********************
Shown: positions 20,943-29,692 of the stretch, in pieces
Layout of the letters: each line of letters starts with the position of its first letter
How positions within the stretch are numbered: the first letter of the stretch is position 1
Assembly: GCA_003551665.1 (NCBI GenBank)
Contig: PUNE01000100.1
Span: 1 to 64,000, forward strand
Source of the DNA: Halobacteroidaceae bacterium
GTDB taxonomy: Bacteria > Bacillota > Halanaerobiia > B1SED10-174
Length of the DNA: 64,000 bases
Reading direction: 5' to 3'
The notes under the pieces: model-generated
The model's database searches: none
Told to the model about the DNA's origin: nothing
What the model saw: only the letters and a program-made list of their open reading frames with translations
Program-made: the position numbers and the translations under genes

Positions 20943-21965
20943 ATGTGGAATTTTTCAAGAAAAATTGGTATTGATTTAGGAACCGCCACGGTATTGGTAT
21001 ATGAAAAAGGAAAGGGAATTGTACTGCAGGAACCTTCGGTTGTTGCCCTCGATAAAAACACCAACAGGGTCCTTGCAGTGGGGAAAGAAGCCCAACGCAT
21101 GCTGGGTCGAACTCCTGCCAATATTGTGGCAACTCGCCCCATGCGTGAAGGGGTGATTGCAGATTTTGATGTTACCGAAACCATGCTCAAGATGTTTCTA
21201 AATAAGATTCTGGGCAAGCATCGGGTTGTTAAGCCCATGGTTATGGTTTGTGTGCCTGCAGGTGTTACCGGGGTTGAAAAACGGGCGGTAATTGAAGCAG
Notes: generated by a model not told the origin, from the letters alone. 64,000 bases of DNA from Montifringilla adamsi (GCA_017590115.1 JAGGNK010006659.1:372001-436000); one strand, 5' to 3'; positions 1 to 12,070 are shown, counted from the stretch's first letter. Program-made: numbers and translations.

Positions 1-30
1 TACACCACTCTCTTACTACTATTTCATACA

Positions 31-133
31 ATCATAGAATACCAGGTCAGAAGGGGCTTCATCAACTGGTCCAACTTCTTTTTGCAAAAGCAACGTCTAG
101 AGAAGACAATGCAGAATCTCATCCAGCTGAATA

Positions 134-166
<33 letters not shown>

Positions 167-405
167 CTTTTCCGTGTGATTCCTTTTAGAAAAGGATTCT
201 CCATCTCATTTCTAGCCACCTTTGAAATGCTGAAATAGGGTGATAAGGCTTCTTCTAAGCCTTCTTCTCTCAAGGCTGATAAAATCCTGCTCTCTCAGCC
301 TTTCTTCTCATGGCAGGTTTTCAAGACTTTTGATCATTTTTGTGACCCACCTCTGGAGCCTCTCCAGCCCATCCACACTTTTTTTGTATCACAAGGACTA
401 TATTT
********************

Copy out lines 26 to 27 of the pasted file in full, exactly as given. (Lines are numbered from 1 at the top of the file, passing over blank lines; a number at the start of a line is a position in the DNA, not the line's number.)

101 AGAAGACAATGCAGAATCTCATCCAGCTGAATA

Positions 134-166